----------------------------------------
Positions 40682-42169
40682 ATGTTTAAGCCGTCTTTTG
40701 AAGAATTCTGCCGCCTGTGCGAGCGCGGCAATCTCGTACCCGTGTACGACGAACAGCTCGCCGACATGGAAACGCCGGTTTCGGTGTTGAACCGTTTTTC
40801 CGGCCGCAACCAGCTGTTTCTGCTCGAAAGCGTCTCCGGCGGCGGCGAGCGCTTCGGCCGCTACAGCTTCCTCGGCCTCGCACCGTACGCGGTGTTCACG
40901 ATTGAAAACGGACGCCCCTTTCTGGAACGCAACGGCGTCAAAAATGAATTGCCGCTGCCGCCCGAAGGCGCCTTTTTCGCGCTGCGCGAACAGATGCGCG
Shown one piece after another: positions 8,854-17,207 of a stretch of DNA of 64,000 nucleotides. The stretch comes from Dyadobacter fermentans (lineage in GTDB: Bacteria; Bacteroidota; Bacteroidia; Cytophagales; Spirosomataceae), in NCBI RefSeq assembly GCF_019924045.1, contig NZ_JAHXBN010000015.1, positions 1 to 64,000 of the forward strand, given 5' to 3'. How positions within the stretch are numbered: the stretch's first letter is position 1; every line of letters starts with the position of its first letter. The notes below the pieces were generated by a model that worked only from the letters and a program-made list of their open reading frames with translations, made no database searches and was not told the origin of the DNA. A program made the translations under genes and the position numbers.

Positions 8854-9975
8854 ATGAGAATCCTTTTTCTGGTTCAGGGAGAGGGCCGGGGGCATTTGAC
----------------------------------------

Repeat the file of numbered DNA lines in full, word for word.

Positions 40682-42169
40682 ATGTTTAAGCCGTCTTTTG
40701 AAGAATTCTGCCGCCTGTGCGAGCGCGGCAATCTCGTACCCGTGTACGACGAACAGCTCGCCGACATGGAAACGCCGGTTTCGGTGTTGAACCGTTTTTC
40801 CGGCCGCAACCAGCTGTTTCTGCTCGAAAGCGTCTCCGGCGGCGGCGAGCGCTTCGGCCGCTACAGCTTCCTCGGCCTCGCACCGTACGCGGTGTTCACG
40901 ATTGAAAACGGACGCCCCTTTCTGGAACGCAACGGCGTCAAAAATGAATTGCCGCTGCCGCCCGAAGGCGCCTTTTTCGCGCTGCGCGAACAGATGCGCG
Shown one piece after another: positions 8,854-17,207 of a stretch of DNA of 64,000 nucleotides. The stretch comes from Dyadobacter fermentans (lineage in GTDB: Bacteria; Bacteroidota; Bacteroidia; Cytophagales; Spirosomataceae), in NCBI RefSeq assembly GCF_019924045.1, contig NZ_JAHXBN010000015.1, positions 1 to 64,000 of the forward strand, given 5' to 3'. How positions within the stretch are numbered: the stretch's first letter is position 1; every line of letters starts with the position of its first letter. The notes below the pieces were generated by a model that worked only from the letters and a program-made list of their open reading frames with translations, made no database searches and was not told the origin of the DNA. A program made the translations under genes and the position numbers.

Positions 8854-9975
8854 ATGAGAATCCTTTTTCTGGTTCAGGGAGAGGGCCGGGGGCATTTGAC